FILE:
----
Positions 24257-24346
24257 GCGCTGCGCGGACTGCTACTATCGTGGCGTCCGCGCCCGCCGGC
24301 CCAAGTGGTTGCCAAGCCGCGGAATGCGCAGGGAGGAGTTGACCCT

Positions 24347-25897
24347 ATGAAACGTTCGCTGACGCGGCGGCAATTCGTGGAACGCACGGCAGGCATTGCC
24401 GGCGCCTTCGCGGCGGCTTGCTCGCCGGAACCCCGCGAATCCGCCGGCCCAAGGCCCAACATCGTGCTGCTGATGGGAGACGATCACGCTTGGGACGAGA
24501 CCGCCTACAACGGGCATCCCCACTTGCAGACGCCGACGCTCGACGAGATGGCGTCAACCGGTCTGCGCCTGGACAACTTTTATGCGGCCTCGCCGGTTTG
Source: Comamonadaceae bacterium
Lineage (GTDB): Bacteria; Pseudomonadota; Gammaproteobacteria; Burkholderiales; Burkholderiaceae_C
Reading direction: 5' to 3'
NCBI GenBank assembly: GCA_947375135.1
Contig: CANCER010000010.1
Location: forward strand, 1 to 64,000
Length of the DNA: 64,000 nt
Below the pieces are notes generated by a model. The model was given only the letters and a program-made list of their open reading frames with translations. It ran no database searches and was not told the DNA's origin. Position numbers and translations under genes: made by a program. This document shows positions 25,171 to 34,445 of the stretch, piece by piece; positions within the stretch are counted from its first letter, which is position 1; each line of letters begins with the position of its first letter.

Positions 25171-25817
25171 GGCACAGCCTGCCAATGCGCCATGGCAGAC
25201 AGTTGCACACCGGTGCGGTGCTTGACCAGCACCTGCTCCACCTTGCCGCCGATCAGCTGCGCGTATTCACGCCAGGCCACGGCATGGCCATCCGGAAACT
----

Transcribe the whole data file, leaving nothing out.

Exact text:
Positions 24257-24346
24257 GCGCTGCGCGGACTGCTACTATCGTGGCGTCCGCGCCCGCCGGC
24301 CCAAGTGGTTGCCAAGCCGCGGAATGCGCAGGGAGGAGTTGACCCT

Positions 24347-25897
24347 ATGAAACGTTCGCTGACGCGGCGGCAATTCGTGGAACGCACGGCAGGCATTGCC
24401 GGCGCCTTCGCGGCGGCTTGCTCGCCGGAACCCCGCGAATCCGCCGGCCCAAGGCCCAACATCGTGCTGCTGATGGGAGACGATCACGCTTGGGACGAGA
24501 CCGCCTACAACGGGCATCCCCACTTGCAGACGCCGACGCTCGACGAGATGGCGTCAACCGGTCTGCGCCTGGACAACTTTTATGCGGCCTCGCCGGTTTG
Source: Comamonadaceae bacterium
Lineage (GTDB): Bacteria; Pseudomonadota; Gammaproteobacteria; Burkholderiales; Burkholderiaceae_C
Reading direction: 5' to 3'
NCBI GenBank assembly: GCA_947375135.1
Contig: CANCER010000010.1
Location: forward strand, 1 to 64,000
Length of the DNA: 64,000 nt
Below the pieces are notes generated by a model. The model was given only the letters and a program-made list of their open reading frames with translations. It ran no database searches and was not told the DNA's origin. Position numbers and translations under genes: made by a program. This document shows positions 25,171 to 34,445 of the stretch, piece by piece; positions within the stretch are counted from its first letter, which is position 1; each line of letters begins with the position of its first letter.

Positions 25171-25817
25171 GGCACAGCCTGCCAATGCGCCATGGCAGAC
25201 AGTTGCACACCGGTGCGGTGCTTGACCAGCACCTGCTCCACCTTGCCGCCGATCAGCTGCGCGTATTCACGCCAGGCCACGGCATGGCCATCCGGAAACT